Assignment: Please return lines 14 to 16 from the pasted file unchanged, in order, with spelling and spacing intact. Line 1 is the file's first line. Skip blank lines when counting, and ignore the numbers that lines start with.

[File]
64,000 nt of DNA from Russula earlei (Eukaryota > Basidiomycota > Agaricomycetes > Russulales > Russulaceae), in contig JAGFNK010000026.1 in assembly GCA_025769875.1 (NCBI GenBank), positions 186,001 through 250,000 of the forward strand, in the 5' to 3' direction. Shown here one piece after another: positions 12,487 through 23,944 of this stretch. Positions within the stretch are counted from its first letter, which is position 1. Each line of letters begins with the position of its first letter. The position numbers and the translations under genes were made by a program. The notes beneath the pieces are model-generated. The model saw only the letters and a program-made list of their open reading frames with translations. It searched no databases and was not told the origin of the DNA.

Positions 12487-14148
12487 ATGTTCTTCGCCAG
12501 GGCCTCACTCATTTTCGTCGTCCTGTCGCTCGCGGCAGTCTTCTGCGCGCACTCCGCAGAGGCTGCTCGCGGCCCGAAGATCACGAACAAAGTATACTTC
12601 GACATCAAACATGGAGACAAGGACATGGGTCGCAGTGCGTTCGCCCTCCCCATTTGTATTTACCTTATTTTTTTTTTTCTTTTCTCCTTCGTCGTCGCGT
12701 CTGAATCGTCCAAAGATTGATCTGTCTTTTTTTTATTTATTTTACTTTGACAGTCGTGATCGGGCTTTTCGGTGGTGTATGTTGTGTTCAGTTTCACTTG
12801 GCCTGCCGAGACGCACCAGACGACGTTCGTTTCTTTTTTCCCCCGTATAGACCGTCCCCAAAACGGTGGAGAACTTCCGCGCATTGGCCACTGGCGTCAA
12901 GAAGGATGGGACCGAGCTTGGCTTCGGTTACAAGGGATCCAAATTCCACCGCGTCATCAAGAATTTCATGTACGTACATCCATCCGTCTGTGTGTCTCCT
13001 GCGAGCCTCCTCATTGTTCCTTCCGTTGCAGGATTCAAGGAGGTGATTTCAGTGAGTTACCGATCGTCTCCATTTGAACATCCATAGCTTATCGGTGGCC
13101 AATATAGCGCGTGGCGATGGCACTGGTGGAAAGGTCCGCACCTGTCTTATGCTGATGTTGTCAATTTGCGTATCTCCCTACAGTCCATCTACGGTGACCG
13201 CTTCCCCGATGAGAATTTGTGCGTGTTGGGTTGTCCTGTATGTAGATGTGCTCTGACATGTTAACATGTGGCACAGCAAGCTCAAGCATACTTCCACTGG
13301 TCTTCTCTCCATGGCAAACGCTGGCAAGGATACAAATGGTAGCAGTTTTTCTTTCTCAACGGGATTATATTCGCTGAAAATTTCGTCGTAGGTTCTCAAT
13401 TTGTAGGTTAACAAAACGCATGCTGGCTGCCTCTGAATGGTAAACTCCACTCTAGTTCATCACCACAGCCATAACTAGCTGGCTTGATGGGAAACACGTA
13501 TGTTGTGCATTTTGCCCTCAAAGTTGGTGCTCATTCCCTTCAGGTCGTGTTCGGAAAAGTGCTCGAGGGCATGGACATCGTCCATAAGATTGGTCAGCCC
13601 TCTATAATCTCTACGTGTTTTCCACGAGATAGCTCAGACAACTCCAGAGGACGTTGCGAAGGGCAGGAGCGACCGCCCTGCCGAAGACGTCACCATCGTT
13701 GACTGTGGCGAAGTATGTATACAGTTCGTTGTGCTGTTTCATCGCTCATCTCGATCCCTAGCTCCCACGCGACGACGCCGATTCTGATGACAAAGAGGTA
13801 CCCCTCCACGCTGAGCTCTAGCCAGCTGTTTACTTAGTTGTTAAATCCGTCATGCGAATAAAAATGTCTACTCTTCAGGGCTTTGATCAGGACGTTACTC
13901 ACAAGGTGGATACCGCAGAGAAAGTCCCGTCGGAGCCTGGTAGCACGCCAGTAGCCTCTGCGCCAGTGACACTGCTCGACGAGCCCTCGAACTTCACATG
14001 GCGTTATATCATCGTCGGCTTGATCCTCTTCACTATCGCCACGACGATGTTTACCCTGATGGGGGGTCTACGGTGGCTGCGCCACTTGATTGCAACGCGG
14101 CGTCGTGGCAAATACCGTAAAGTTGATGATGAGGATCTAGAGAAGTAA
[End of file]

13501 TGTTGTGCATTTTGCCCTCAAAGTTGGTGCTCATTCCCTTCAGGTCGTGTTCGGAAAAGTGCTCGAGGGCATGGACATCGTCCATAAGATTGGTCAGCCC
13601 TCTATAATCTCTACGTGTTTTCCACGAGATAGCTCAGACAACTCCAGAGGACGTTGCGAAGGGCAGGAGCGACCGCCCTGCCGAAGACGTCACCATCGTT
13701 GACTGTGGCGAAGTATGTATACAGTTCGTTGTGCTGTTTCATCGCTCATCTCGATCCCTAGCTCCCACGCGACGACGCCGATTCTGATGACAAAGAGGTA